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More home loans on edge

A new threat is emerging that could keep the tidal wave of foreclosures continuing into 2011, experts say.

More interest-only and so-called option adjustable-rate mortgages handed out during the real-estate boom -- loans considered a step up from subprime that were intended for borrowers with higher credit scores -- are starting to go bad as home values continue to fall. These loans also are called alternative-documentation loans, or Alt-A.

Subprime loans, often with adjustable rates, blew the bottom out of home prices beginning last year and sent a flood of bank-owned homes on to the real estate market after many borrowers found they couldn't keep up with escalating payments.

The same thing could happen with Alt-A loans, many of which will "recast" -- or adjust upward -- beginning next year. Defaults are expected on interest-only mortgages because the borrower pays only interest for a period of time, usually five or seven years. Then the remaining balance must be paid over a shorter term, which increases the monthly payment -- especially if the loan features an adjustable rate.

Because the loans were selling like hotcakes in the early part of the decade, many are coming due in the near future, experts say.

The loans were popular in the central San Joaquin Valley as housing prices soared during the real-estate boom. Borrowers expected to refinance before their payments increased. Instead, home values fell, borrowers owed more than their houses were worth, and new loans weren't possible.

"I got caught with my pants down on quite a few," said Richard Barnes, owner of Resource Lenders of Fresno, who issued those types of loans.

Alt-A loans will begin recasting this year, said Paul Leonard, director of the California office of the Center for Responsible Lending, which works to eliminate predatory lending practices. The adjustments are expected to continue at a high level through 2010 and then begin to decline, he said.

The result is likely to be more homes pushed on to the market through foreclosure, said Sean O'Toole, president of ForeclosureRadar, an online tracking service.

Whether another wave of defaults would continue to send values down remains to be seen, he said.

Prices likely won't increase if supply vastly surpasses demand, but they will only fall so far before hitting a natural bottom, he said. California's growth rate, rental rates, construction costs and income levels help determine that level, and O'Toole said he thinks some communities, such as Stockton, which leads the nation in foreclosures, might already be near the bottom.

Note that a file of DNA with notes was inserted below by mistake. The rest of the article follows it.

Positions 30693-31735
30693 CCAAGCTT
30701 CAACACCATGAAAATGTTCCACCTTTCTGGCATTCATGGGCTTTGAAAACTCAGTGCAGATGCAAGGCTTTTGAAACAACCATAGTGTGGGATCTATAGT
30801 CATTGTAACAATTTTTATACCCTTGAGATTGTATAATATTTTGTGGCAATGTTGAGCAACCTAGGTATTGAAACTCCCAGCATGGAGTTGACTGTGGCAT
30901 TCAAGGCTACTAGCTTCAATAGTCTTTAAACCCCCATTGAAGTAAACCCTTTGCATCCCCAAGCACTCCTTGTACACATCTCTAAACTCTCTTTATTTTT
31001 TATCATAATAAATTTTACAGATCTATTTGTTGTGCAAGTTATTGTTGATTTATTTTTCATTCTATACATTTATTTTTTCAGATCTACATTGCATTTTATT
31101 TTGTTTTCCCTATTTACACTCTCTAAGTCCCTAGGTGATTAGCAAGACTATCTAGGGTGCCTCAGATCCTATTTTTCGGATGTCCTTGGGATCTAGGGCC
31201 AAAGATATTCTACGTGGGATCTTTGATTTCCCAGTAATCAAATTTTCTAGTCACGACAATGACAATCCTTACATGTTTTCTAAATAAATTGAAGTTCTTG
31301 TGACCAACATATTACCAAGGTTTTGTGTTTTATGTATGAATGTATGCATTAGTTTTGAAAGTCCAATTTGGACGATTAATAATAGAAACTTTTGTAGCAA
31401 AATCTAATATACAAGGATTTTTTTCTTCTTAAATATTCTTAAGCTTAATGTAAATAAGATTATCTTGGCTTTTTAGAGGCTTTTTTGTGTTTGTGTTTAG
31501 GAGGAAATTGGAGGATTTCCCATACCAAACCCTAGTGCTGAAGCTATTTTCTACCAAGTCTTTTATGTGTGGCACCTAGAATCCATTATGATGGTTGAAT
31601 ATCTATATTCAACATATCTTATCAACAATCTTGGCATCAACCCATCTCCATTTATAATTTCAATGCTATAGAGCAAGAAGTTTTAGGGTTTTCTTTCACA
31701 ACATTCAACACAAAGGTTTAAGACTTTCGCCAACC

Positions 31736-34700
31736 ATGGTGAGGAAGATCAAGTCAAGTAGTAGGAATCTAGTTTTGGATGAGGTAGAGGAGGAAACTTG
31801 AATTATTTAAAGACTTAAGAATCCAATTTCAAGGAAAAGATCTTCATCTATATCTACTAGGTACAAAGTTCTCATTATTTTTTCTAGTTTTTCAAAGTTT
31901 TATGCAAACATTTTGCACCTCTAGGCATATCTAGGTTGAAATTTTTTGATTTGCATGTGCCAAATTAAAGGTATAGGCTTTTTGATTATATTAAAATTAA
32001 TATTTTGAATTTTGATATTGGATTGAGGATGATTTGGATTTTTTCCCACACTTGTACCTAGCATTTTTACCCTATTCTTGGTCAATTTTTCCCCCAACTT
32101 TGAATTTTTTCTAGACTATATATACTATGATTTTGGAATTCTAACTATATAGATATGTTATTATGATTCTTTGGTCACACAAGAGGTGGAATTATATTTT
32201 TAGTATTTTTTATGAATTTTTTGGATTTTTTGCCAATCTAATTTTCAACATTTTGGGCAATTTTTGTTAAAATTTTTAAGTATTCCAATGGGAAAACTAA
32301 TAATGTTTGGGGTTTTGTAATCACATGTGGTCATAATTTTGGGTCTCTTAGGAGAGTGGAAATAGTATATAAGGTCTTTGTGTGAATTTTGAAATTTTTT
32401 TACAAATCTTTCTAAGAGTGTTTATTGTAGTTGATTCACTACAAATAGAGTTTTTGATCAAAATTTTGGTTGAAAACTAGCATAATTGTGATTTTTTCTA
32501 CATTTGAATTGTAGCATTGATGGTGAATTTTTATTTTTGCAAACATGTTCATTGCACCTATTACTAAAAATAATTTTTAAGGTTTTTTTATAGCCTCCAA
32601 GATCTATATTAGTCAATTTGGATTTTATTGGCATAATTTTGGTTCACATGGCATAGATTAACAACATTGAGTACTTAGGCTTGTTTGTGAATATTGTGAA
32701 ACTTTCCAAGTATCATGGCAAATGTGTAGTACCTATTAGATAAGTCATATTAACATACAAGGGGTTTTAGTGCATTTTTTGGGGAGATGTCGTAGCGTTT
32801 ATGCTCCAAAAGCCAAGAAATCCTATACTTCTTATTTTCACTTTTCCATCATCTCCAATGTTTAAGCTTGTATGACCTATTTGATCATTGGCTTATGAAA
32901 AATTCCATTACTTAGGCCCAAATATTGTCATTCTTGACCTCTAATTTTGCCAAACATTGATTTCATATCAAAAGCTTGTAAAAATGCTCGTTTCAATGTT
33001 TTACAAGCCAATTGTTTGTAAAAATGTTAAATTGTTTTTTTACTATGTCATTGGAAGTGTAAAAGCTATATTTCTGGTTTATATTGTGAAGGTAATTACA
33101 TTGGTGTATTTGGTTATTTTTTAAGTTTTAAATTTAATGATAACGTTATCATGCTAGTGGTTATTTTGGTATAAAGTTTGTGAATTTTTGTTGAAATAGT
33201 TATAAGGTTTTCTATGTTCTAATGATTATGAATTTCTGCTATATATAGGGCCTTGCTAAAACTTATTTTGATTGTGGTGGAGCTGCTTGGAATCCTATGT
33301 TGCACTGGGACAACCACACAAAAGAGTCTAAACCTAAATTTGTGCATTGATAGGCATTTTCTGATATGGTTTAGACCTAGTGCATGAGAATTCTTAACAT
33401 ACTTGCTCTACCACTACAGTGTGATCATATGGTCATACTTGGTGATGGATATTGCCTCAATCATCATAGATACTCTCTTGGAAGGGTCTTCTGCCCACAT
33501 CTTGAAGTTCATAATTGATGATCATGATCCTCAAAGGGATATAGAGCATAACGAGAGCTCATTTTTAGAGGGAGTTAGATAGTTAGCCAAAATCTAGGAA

Don Scordino, president of the Fresno Association of Realtors, said real estate agents are seeing more activity as lower prices draw people into the market. His association doesn't track Alt-A loans, but he said most agents think that the market is experiencing the worst of the foreclosure crisis now.

During the most recent quarter, foreclosures made up 43.2% of all sales in Fresno County, up from 6.3% five years ago, according to Zillow.com, an online service. The median home price of $204,000 is off 22% from last year, according to Zillow.com, and about 80% of all homeowners who bought in 2006 are under water.

The California-based bank IndyMac and other Alt-A lenders already are experiencing large losses. Freddie Mac, which purchases mortgages from other financial institutions, is reeling from the loans. They make up 10% of Freddie's portfolio but accounted for more than half of the company's credit losses in the second quarter of this year.

How many borrowers will wind up losing their homes remains to be seen. Last quarter, only 25% of borrowers in California who defaulted on their mortgage escaped foreclosure, down from 80% in summer 2006.

But new legislation and increased willingness by banks to work with borrowers could help.

"We do see modest increases in [loan] modifications occurring, which I think is stunning," Leonard said. "But it is not keeping pace with foreclosures and defaults."

Last quarter, there were 120,000 more foreclosures than modifications in California, the Center for Responsible Lending said.

O'Toole of ForeclosureRadar.com said the problem is too big to bail out. He said he thinks the government measures mostly postpone the inevitable.

But he also issued an encouraging message. Falling prices are sparking an increase in home sales, which is a first step toward recovery.

The population in California continues to grow, the cost of building a house is increasing and housing prices won't fall below a certain level, O'Toole said.

Prices aren't likely to increase for at least two years, he said, but eventually they will.

"Time will fix everything," O'Toole said. "The real question is when, and that is what we don't know."

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